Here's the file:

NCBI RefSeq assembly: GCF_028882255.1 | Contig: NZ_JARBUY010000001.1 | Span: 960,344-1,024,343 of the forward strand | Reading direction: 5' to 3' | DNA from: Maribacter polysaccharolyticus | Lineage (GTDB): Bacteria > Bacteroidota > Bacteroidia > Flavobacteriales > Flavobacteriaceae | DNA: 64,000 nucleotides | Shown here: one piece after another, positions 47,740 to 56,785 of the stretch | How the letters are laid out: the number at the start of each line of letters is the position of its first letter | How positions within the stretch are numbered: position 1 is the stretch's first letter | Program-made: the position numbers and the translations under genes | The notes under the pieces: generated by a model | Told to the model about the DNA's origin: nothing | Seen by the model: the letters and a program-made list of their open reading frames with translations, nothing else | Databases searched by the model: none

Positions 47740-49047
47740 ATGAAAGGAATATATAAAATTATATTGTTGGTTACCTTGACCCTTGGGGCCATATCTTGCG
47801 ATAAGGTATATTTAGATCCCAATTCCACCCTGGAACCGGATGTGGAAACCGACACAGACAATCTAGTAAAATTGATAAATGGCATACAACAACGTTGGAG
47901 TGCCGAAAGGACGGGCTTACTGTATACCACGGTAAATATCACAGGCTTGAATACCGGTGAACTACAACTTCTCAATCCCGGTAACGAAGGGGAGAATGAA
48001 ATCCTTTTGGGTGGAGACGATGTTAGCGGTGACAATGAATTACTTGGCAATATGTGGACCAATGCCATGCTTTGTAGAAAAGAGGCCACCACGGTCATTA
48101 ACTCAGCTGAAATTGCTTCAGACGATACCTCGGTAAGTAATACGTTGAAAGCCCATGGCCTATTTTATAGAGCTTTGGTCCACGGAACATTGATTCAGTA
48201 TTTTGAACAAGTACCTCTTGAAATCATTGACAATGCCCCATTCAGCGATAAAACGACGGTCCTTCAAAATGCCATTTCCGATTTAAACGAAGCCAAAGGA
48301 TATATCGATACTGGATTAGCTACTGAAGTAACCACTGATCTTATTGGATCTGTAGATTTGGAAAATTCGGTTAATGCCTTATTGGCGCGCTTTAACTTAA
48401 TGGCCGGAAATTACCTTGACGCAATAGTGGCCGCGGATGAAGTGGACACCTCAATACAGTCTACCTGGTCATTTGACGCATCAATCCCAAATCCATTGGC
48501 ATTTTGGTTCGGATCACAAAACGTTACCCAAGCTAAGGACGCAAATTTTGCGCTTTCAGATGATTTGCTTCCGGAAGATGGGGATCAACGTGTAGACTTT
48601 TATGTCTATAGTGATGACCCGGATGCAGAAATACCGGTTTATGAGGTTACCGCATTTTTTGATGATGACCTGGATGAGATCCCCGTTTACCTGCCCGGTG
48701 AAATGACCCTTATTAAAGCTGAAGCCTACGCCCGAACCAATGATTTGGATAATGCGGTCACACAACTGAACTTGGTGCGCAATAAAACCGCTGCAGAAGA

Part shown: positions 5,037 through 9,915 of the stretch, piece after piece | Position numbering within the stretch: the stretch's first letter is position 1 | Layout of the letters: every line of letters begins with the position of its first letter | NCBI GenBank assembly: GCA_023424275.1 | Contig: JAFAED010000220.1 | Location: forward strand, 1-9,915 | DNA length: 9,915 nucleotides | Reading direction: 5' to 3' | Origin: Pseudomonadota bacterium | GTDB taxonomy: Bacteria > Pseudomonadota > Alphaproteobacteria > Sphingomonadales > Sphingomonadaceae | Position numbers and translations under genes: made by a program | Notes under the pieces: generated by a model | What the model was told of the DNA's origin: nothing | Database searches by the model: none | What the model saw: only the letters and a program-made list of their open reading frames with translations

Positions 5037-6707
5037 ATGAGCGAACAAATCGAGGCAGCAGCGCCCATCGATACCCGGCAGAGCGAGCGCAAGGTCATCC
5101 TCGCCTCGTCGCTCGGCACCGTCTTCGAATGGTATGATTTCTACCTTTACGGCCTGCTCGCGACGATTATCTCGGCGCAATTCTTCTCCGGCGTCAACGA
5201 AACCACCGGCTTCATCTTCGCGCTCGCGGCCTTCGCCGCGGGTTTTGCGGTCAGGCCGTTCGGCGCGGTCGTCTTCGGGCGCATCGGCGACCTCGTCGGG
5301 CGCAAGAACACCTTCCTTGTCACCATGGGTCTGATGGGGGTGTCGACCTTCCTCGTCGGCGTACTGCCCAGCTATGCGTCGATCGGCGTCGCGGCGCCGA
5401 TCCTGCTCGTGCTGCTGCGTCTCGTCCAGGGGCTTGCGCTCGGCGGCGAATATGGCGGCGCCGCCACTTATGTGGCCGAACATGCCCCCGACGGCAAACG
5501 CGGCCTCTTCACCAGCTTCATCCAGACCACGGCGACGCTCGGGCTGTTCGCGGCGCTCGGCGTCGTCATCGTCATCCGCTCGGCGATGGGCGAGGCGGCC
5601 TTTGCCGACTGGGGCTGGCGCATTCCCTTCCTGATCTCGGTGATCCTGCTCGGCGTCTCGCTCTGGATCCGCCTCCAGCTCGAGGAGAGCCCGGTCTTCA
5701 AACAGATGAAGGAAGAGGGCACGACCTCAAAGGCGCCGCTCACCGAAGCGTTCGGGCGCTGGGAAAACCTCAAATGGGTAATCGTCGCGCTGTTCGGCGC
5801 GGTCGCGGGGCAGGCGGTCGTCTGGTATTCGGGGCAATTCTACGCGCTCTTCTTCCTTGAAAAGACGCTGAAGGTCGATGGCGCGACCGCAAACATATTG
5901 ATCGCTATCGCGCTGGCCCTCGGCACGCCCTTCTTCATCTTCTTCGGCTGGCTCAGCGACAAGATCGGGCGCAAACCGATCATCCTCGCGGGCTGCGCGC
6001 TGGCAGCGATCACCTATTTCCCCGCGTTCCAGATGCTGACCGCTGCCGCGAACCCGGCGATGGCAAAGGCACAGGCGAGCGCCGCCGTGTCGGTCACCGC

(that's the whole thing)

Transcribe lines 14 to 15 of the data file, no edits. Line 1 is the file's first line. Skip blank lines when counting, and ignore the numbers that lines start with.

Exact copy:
Part shown: positions 5,037 through 9,915 of the stretch, piece after piece | Position numbering within the stretch: the stretch's first letter is position 1 | Layout of the letters: every line of letters begins with the position of its first letter | NCBI GenBank assembly: GCA_023424275.1 | Contig: JAFAED010000220.1 | Location: forward strand, 1-9,915 | DNA length: 9,915 nucleotides | Reading direction: 5' to 3' | Origin: Pseudomonadota bacterium | GTDB taxonomy: Bacteria > Pseudomonadota > Alphaproteobacteria > Sphingomonadales > Sphingomonadaceae | Position numbers and translations under genes: made by a program | Notes under the pieces: generated by a model | What the model was told of the DNA's origin: nothing | Database searches by the model: none | What the model saw: only the letters and a program-made list of their open reading frames with translations

Positions 5037-6707